Hatha Yoga

The meaning of Yoga comes from the Sanskrit ‘yuj’ which mean to join or to unite. We think of this union as the joining of the mind and the body, healthy mind healthy body, healthy body healthy mind. Hatha is also translated in ‘ha’ meaning ‘sun’ and ‘tha’ meaning ‘moon’. This refers to the balance of masculine aspects – active, hot, sun – and feminine aspects – receptive, cool, moon – within all of us.

Hatha yoga is a path toward creating balance and uniting opposites. Hatha yoga uses bodily postures (asana), breathing techniques (pranayama) and meditation (dyana) with the goal of bringing about a sound, healthy body and a clear, peaceful mind.

Private Classes

Many individuals prefer private classes for a number of reasons – recovery from an illness, a sports injury or perhaps just taking the time for one to one tuition  – so that they can really feel the benefit of yoga, take time to listen to their bodies and learn the practice of yoga to get the maximum benefit both mentally and physically.

Postnatal Yoga

Postnatal yoga provides a safe space for new mothers to reconnect with themselves and their new post-pregnancy body. Practicing postnatal yoga can benefit women in finding balance in their lives whilst bonding with their new baby. These classes provide a fun environment to build a relationship with other new mothers and their own beautiful babies during a time that can be both overwhelming and exhausting.

General guidelines for postnatal yoga

The general guidelines for women to resume exercise postpartum are 6 weeks for vaginal birth and 8 weeks for a caesarian section. Women should not join the class until they have had a 6 week check with their health visitor.

Pregnancy Yoga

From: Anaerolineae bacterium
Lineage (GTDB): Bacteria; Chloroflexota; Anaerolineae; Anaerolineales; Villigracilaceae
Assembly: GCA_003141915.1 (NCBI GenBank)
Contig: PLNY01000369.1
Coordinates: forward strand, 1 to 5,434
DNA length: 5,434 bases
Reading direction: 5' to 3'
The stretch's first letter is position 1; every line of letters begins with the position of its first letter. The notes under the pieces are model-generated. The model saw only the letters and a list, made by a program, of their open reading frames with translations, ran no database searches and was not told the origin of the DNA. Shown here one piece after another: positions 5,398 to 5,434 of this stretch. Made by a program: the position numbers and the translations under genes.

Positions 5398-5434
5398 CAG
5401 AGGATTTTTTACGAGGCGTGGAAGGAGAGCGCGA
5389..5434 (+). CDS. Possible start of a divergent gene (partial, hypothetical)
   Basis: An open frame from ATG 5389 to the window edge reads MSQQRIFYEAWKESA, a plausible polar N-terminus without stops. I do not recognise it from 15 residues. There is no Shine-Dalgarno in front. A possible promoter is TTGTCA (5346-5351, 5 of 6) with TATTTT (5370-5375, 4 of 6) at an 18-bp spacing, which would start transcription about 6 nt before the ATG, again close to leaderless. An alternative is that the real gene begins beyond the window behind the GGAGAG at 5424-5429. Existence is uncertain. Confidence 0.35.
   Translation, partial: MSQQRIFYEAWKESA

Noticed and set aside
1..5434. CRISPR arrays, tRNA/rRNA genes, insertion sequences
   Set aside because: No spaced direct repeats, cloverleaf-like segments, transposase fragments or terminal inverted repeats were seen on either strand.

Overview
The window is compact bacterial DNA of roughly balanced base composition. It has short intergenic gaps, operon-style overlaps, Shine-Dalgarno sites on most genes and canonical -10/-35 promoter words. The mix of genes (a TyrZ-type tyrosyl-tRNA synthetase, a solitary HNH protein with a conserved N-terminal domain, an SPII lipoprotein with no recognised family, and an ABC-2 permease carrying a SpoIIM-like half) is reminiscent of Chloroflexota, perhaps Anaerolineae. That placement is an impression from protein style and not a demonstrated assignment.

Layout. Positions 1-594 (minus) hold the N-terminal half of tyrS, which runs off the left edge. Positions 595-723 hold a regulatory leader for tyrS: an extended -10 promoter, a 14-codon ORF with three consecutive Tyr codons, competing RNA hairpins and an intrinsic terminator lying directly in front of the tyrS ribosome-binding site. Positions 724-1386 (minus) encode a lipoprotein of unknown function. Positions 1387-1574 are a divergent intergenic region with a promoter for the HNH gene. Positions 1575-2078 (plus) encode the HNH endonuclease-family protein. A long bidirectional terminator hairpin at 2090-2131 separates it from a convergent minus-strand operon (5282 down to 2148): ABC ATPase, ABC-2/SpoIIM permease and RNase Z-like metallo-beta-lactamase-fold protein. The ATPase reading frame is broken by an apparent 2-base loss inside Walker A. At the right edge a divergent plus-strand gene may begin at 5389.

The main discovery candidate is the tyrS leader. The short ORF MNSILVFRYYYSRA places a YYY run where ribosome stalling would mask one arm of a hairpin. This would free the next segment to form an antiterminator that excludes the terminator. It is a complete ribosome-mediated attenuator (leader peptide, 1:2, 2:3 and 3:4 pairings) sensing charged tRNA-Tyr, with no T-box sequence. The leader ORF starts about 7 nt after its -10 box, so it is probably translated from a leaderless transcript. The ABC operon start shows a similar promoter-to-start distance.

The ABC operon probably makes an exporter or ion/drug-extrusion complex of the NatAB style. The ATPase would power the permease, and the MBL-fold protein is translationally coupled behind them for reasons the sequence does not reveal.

Pregnancy is an amazing personal journey for a woman, both mentally and physically. Practicing pregnancy yoga can help women adapt to the changes in their body in a positive way, through safe and effective yoga poses, breathing techniques and relaxation.

Pregnancy Yoga provides simple and effective ways for mothers to have confidence during pregnancy and childbirth and allows women to gain awareness in their breath and energy for a smooth journey during labour and beyond.

General guidelines for pregnancy yoga

Until recently the British Wheel of Yoga Guidelines stated women should refrain from practising yoga until the 16th week of pregnancy. The guidelines have changes recently and now state there is no evidence of increased risk of miscarriage through doing yoga in the first trimester. However there is a lot going on in the body at this time and many women feel tired and suffer from nausea. Relaxation and breathing techniques will help women through this anxiety filled period and gentle movement can also be useful. Once the placenta is fully functional and the hormones start to balance out at around 13/14 weeks, women tend to feel like doing some movement again.

Perimenopausal and Menopausal Yoga

The role hormones play in a woman’s body including the overseeing of menstruation and pregnancy, then the winding down of fertility in the menopause, is miraculous. However in our busy and stressed lives, it is easy to disrupt the equilibrium, causing everything from headaches, mood swings, hot flushes to break outs and weight gain. By practicing yoga during this time of change and by bringing an awareness of stress triggers you can help manage these conditions and help the hormones to balance themselves.

Fertility Yoga

Fertility yoga provides a nurturing environment to an individual to help sooth the surges in the stress hormones cortisol and adrenaline. These can inhibit our health hormones and fertility. These classes provide support during each individuals fertility path. Fertility yoga does not guarantee pregnancy but does provide a space with emphasis on breath, relaxation, positive mantras and visualization to help women to accept the situation they are in.